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      Islamic Cleric Charges: Morsi is a 'Zionist'

      An Islamic cleric who opposes the Muslim Brotherhood described Egyptian President as a “Zionist” who shares security interests with Israel.
      First Publish: 3/3/2013, 5:00 AM

      Mohammed Morsi
      Mohammed Morsi
      AFP photo

      An Islamic cleric who opposes the Muslim Brotherhood described Egypt's Islamist President Mohammed Morsi on Friday as a “Zionist” who shares security interests with Israel, Al Arabiya reports.

      Speaking to protesters in Cairo’s Tahrir Square, Sheikh Mohammed Abdullah Nasr, leader of the Front “Ozharyoun with civil state,” said U.S. Secretary of State John Kerry was coming to Egypt to support “Morsi the Zionist.”

      “They are all relatives, the Brotherhood and the Jews are one; Israel's security is part of the Brotherhood's security and the security of the Brotherhood is part of Israel's security,” Sheikh Nasr said, according to Al Arabiya.

      He described Kerry as a “Jew and the son of a Jew,” saying the American top diplomat would be received with mobs hurling eggs and tomatoes at him upon his arrival to Egypt.

      “As for myself, I have a special gift for him and for anyone who supports the regime of the Brotherhood’s regime,” Sheikh Nasr said, before removing his shoe and raising it in front of the crowd, reported Al Arabiya.

      Sheikh Nasr called for “continued struggle” until the establishment of a civil state in Egypt. “Europe and American and Brotherhoods are conspiring against the Egyptian Revolution to abort it because they know that if Egyptians take the right path of civilization they will create,” he claimed.

      The cleric also criticized Morsi over recent reports that his government is considering a proposal to auction the exploitation of key historical sites and monuments, including the pyramids, by foreign tourism firms.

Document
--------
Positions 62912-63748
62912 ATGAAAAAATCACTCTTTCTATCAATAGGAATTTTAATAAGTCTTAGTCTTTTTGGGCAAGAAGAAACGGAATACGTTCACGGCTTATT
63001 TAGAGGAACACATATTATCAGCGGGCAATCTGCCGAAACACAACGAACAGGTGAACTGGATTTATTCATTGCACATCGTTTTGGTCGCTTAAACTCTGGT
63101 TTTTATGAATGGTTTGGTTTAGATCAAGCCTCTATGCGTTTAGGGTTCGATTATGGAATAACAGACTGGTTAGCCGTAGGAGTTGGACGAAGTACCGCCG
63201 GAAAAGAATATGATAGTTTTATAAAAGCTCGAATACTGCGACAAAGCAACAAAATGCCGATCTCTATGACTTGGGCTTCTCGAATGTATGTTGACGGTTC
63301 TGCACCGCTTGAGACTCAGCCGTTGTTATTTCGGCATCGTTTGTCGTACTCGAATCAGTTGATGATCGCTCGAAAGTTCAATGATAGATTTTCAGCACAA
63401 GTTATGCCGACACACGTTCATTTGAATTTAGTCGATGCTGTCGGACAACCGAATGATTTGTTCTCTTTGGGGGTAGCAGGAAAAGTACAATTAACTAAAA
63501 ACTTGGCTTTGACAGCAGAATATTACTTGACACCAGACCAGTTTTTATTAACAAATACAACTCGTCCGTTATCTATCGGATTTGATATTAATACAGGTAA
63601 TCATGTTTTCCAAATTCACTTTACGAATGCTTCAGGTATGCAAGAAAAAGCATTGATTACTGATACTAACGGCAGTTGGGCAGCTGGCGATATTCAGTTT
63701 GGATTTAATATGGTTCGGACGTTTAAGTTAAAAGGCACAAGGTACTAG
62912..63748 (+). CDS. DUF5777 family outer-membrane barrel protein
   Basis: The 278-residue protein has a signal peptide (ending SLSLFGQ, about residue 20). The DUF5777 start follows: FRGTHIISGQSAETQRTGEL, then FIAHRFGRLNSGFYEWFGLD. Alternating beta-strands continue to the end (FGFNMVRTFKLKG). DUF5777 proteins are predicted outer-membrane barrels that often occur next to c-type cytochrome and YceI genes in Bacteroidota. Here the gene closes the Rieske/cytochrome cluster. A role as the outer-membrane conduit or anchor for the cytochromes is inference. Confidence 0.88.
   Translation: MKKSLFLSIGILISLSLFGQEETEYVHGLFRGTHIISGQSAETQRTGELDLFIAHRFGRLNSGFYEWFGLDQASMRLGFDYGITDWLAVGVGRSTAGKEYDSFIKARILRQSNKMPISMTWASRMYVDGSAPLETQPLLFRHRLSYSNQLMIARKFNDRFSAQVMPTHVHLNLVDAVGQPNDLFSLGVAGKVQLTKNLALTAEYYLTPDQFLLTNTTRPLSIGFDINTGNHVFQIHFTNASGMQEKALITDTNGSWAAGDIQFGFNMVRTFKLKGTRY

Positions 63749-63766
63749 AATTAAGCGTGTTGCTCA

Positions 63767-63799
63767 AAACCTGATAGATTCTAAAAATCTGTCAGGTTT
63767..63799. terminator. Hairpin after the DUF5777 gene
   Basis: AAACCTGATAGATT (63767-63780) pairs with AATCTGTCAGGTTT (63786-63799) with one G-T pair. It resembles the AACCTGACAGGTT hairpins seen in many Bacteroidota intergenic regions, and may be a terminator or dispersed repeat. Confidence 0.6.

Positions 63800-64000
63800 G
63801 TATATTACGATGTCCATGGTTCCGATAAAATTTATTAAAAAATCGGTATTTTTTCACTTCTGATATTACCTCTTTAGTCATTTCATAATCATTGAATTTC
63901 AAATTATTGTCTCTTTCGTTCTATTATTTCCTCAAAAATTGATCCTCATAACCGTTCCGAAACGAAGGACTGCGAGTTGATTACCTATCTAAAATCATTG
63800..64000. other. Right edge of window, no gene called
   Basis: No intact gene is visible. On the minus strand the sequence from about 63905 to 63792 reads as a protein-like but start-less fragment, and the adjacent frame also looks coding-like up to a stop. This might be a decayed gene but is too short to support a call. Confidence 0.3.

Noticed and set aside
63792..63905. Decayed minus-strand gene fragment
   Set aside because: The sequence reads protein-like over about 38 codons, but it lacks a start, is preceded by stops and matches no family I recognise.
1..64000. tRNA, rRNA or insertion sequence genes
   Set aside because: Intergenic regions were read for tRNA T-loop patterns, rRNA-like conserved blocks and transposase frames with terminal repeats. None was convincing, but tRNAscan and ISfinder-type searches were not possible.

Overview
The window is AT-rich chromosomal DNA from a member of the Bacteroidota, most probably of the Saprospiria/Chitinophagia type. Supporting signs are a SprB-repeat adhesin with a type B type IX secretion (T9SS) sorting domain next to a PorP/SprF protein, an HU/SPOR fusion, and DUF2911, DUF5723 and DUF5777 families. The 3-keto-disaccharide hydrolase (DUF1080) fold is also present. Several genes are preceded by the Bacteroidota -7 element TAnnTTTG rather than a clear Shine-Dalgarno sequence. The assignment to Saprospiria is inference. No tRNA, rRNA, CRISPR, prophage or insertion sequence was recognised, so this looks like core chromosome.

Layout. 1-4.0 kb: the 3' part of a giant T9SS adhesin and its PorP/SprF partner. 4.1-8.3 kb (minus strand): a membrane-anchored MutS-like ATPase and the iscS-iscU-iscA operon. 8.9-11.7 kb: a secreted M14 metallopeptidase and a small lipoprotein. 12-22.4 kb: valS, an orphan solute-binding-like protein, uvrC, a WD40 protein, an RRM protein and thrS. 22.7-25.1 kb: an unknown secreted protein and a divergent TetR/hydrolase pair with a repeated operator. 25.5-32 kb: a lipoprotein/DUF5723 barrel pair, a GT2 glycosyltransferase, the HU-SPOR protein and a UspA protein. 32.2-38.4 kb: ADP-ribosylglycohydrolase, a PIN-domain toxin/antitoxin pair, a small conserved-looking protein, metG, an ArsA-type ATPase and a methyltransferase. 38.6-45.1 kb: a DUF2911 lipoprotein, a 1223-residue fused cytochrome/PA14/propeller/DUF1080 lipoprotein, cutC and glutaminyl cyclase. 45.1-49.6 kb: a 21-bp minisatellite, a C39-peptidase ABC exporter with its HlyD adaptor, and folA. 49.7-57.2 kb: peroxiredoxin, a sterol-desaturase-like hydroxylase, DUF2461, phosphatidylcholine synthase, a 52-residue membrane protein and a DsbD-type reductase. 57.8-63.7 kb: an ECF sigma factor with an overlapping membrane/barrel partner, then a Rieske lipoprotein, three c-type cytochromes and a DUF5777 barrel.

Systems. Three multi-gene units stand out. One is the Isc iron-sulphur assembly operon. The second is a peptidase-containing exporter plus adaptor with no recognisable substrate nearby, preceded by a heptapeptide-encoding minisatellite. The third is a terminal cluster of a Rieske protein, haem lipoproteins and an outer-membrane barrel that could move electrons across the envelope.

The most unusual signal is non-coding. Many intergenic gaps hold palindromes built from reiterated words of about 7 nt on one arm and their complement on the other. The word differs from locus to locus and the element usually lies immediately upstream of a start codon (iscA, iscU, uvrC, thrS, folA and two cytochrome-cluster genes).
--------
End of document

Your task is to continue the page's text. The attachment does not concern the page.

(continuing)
While Morsi has repeatedly said he would continue to maintain the peace with Israel and uphold international documents signed by prior Cairo administrations, he has mostly given Israel the cold shoulder since taking office.

      In November, Morsi recalled the Egyptian ambassador to Israel in protest of Israel’s counterterrorism Operation Pillar of Defense in Gaza.

      Last October, Egypt rejected an Israeli request to upgrade the relations between the countries, after the Jewish State expressed interest in expanding the cooperation between the two countries and raising it to a level of ministerial talks between Defense Minister Ehud Barak and his Egyptian counterpart.

      At the same time, recent reports indicated that Egypt will be sending a security delegation to Israel for the first time since Morsi took office.

      A Muslim Brotherhood official and a senior aide to President Mohammed Morsi recently caused an uproar in Egypt over his remarks that Egyptian Jews should leave Israel and reclaim their properties back at home.

      The official, Essam al-Erian, said during a television interview that "it is better for Jews to live in a country like Egypt rather than in a country contaminated by occupation."

      He added that the Jews should return immediately to Egypt to "make way for the Palestinian people" and said, "Every Egyptian has the right to come back to Egypt, no matter what his religion."

      Erian later sought to dispel the controversy he caused by saying that the "ideology of Zionism" had ended in failure and predicting that Israel will cease to exist within a decade.

      He subsequently resigned from his position, with analysts saying that there was no doubt that he was pressure to quit after inviting back to Egypt the descendants of Jews who were thrown out of the country, or who fled due to anti-Semitic violence.